Pat Bilbow and Joe Tucci: The Rise Of Lyndwood Dragsters and Altereds
Lyndwood dragsters were simple, sturdy-built cars that handled well and were tough enough to survive the often rough drag strip surfaces of eastern tracks.
Story by Jim Hill
Much of the performance advancements in drag racing speeds and ET’s can be credited to those uniquely specialized vehicles known as “dragsters”, and the art of designing and building dragster chassis. Past and present dragsters reflect the creative talents of the industrial artist as well as the science of structural engineer.
There is no argument that the concept of the “dragster” came about on the West Coast, in California. A crude, ratty car named “The Bug” rests today in the Wally Parks Museum, in Pomona, CA, and many claim this to be the genesis of the dragster. The Bug was all-business. All unnecessary items were stripped from its carcass making it as light and fast as possible. A similar revolution in drag racing was also taking place in the East. It remains unknown “who did it first”, and the date remains a mystery. The point is that it happened across the country and the common denominator were the ex-military men from WW-II.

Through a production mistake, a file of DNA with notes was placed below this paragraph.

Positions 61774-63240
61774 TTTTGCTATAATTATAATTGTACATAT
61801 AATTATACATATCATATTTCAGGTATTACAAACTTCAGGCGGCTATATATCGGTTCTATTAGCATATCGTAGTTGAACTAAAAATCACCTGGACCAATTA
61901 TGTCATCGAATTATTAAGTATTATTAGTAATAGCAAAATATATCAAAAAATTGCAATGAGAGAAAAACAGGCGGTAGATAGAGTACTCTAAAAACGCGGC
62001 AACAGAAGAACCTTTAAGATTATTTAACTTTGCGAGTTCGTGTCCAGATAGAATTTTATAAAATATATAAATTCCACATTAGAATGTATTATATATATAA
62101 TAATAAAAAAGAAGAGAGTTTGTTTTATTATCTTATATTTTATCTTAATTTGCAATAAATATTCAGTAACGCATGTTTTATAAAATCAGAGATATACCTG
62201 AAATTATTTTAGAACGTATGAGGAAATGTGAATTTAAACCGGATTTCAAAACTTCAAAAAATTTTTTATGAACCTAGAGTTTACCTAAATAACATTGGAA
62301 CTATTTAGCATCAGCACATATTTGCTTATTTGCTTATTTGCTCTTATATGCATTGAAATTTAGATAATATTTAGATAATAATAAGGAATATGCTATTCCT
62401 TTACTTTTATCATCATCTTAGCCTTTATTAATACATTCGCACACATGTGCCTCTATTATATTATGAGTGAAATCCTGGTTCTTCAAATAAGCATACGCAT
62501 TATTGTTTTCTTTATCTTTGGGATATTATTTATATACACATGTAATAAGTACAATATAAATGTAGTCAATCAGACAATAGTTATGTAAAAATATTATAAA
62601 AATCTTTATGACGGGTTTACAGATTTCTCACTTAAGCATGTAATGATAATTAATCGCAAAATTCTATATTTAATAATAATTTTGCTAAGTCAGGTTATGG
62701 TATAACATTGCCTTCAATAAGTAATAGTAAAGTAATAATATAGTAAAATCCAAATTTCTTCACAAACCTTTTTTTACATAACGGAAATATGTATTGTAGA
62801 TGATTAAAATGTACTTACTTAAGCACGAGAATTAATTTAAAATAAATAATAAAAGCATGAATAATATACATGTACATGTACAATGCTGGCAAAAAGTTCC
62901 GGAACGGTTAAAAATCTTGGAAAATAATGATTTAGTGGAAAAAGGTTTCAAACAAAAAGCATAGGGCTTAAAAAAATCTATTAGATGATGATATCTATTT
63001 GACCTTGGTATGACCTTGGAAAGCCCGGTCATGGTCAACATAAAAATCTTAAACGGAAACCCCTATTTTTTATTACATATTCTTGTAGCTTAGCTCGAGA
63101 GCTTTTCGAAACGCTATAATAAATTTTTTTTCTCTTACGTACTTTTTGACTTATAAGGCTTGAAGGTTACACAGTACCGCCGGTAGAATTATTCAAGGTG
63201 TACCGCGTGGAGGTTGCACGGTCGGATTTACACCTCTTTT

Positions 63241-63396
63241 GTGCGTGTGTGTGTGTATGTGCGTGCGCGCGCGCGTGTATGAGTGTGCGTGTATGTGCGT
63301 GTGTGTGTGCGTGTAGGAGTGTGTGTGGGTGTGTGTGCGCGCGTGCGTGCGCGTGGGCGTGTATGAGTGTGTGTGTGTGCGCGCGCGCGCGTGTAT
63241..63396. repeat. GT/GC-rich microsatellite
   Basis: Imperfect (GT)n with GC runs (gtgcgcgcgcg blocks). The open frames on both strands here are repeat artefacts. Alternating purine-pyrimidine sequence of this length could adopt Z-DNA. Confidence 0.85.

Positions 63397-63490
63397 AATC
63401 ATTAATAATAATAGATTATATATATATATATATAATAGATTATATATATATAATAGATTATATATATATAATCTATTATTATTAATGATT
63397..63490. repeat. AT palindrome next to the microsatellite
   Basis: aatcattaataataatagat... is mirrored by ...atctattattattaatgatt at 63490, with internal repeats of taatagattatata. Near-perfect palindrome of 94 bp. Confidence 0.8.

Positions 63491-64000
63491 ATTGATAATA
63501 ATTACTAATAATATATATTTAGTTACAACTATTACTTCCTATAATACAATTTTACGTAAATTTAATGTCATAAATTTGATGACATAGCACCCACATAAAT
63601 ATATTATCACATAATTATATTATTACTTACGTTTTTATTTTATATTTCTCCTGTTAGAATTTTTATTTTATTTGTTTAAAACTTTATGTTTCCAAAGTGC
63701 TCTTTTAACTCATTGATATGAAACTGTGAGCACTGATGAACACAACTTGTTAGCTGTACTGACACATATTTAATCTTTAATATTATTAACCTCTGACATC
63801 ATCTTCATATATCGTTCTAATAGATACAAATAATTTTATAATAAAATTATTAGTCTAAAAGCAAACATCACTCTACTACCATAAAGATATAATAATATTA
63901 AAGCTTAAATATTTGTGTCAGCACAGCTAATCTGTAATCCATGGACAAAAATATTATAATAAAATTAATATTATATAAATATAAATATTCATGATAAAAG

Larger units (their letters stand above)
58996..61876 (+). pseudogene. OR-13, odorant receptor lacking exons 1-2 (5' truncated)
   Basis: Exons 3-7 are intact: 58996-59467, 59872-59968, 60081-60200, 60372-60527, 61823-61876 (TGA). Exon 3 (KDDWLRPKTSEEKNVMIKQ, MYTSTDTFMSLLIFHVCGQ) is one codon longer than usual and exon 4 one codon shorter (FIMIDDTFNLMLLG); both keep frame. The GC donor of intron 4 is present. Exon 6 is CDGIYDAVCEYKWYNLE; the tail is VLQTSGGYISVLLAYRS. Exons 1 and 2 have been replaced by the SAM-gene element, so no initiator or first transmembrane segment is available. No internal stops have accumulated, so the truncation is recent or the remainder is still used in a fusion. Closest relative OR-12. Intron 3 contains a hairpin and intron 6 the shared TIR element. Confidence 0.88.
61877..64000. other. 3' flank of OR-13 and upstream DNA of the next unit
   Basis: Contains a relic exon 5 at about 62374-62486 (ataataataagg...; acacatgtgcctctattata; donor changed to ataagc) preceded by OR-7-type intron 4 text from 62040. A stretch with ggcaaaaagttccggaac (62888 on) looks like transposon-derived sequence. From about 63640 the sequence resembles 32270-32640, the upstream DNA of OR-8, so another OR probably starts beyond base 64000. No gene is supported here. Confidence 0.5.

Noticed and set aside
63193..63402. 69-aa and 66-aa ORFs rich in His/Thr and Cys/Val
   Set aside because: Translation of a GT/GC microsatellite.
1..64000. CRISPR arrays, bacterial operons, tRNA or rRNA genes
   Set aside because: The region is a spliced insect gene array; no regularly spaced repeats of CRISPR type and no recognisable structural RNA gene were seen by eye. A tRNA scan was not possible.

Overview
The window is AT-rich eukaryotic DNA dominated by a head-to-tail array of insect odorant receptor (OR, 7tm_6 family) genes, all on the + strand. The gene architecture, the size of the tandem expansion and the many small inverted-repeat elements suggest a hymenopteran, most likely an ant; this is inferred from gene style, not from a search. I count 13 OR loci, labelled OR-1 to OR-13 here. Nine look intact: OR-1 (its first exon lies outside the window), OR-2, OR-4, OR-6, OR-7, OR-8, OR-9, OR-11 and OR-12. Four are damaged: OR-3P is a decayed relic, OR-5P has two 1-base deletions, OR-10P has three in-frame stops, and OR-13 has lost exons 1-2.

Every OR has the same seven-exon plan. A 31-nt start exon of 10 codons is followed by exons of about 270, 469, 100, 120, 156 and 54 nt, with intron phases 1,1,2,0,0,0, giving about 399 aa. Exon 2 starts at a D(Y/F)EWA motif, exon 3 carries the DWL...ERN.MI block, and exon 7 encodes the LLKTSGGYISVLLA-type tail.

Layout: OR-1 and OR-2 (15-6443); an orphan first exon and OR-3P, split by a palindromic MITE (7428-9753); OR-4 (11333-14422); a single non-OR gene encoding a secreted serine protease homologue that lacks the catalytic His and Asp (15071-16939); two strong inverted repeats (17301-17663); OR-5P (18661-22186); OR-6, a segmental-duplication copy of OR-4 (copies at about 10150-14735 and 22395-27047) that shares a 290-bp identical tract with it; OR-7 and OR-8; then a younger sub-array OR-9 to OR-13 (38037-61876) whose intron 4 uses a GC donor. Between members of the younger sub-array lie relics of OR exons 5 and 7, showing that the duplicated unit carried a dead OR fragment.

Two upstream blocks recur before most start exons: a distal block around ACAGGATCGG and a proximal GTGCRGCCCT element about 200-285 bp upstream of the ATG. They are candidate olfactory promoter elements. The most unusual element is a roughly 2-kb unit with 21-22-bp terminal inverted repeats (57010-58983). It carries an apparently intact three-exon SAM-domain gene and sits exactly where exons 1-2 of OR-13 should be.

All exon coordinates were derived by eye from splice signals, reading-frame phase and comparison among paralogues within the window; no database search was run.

Post WW-II soldiers and sailors were re-entering civilian life across the nation. Skills they acquired as members of “The Greatest Generation” were now put to use building hot rod race cars. Those earliest days of drag racing were also heavily influenced by that group.
By 1950 the first dragster chassis were being purpose-built and competing in various So-Cal drag racing events. Back East, a similar movement was attacking quarter-mile strips in similar cars. Nearly all were cobbled-up, stripped-down cars with the driver located ahead of the rear axle. All were built in home garages, using rudimentary designs and piecemeal techniques in both materials and assembly.